Not as good as You've Got Mail, in my opinion, but since it's the inspiration behind it, it's great. It's still very impressive to see Jimmy Stewart's character change and realize the person he really fell in love with and get over his unfounded prejudices.
Stewart really had to humble himself and put aside the things he saw in Margaret Sullivan that seemed to bug him. In marriage, I think it is important to realize what drew you into the person initially; like they say, "keep your eyes wide open during courtship [to make sure you don't overlook anything important] and half shut after marriage [being forgiving of the other persons faults]." I think that's the message I found that moved me the most.
Mr. Matuchek's lack of communication with his employees displayed another poignant lesson. It is important to be open and honest in all situation before jumping to any conclusions. You must strive to assume the best in people and try to understand as much of a situation as you can. I imagine it could be very difficult in a situation like he found himself with in the movie, losing his trust in his wife.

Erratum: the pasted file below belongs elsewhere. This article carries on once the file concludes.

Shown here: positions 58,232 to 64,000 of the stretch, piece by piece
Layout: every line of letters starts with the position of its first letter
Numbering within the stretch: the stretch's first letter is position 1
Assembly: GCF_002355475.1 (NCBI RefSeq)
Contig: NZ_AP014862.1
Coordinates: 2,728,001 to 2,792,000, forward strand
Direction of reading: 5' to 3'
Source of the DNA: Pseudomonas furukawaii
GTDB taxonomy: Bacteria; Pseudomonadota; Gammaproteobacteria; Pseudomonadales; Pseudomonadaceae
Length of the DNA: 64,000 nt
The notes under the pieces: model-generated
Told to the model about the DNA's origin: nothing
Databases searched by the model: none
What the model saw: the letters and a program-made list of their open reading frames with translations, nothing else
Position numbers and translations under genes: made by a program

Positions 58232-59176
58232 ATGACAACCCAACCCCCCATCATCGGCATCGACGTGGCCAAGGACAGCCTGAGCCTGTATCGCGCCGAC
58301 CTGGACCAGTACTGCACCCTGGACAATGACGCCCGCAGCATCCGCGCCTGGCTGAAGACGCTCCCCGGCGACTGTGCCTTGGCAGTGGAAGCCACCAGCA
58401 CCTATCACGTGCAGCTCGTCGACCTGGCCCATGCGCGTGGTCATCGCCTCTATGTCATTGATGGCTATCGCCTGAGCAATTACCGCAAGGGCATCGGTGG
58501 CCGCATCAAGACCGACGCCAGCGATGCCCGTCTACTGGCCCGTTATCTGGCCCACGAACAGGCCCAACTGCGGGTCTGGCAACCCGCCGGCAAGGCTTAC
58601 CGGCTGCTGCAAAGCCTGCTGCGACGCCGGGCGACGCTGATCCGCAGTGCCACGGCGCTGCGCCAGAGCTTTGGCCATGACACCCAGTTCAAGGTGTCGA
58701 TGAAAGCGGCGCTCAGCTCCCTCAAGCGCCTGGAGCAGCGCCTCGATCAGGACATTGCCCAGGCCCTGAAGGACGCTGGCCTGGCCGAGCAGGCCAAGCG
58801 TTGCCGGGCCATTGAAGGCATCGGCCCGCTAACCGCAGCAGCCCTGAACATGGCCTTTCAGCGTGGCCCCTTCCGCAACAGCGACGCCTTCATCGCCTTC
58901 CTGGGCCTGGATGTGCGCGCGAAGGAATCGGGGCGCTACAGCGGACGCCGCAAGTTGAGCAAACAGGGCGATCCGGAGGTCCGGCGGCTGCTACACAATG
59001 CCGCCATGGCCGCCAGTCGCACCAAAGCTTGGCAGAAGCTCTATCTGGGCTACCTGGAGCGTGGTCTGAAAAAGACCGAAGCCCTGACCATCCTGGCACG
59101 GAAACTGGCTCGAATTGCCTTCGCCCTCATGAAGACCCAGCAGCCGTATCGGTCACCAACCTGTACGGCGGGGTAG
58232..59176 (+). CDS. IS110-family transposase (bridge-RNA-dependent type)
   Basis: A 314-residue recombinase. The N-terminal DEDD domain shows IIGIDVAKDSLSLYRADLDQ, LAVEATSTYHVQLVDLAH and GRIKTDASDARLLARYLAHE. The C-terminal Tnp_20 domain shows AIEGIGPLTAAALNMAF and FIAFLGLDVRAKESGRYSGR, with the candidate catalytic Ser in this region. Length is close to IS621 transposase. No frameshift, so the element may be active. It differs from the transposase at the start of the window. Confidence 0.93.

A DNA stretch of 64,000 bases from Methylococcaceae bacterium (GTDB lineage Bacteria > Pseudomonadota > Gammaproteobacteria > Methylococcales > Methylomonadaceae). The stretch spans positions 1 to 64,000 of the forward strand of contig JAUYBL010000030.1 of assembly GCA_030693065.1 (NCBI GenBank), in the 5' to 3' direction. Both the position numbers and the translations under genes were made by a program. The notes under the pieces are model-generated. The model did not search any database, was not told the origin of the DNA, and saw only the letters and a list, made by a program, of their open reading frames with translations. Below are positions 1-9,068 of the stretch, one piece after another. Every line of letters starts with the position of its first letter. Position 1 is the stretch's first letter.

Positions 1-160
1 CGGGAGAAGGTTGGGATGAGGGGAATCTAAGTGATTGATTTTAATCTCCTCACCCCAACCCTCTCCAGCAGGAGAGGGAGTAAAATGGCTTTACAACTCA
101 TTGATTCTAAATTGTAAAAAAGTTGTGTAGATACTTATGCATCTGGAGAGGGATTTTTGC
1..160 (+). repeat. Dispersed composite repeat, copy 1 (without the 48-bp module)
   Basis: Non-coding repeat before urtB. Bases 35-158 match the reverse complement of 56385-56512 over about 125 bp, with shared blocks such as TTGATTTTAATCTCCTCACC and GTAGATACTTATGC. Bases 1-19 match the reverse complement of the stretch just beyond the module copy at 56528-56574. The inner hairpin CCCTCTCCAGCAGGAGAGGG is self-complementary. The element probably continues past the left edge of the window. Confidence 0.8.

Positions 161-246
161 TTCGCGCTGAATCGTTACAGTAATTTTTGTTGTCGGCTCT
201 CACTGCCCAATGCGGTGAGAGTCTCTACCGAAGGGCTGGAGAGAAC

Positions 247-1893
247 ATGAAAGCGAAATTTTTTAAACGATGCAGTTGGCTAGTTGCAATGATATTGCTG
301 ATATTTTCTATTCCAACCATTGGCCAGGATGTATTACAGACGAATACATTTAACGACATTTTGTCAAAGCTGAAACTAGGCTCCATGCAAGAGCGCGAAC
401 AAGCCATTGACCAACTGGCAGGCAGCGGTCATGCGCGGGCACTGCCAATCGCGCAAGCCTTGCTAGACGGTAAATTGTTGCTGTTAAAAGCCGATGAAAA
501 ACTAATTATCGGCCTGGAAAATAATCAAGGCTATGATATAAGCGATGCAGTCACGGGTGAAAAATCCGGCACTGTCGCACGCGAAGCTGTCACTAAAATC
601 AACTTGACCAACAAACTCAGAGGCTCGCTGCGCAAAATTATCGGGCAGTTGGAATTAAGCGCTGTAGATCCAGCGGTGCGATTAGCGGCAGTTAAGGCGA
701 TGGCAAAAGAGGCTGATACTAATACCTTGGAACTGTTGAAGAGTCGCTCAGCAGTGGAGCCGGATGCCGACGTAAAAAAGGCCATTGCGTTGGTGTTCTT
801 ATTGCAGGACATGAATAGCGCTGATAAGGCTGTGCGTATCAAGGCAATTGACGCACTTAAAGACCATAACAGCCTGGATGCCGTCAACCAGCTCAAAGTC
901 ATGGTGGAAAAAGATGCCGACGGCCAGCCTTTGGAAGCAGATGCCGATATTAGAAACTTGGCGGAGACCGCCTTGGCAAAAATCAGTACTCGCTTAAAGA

Back to the love story, so many times people get misled by their emotions and fail to see (or choose not to see) the shortcomings of their sweetheart. Sometimes more than just shortcomings are overlooked for the sense of belonging or being loved. It's important to view the counterpart of the relationship in an everyday setting, how they react in different situations and with different types of people. James Stewart is able to do that with Margaret Sullivan and he's willing to accept her as she is, knowing that she is capable of loving him. And of course everything works out in the end, a bit abrupt though if I might add. Meg Ryan's falling in love with Tom Hanks because of his genuine kindness was better displayed in You've Got Mail. I'll have to see In the Good Ol' Summertime again to comment on that version.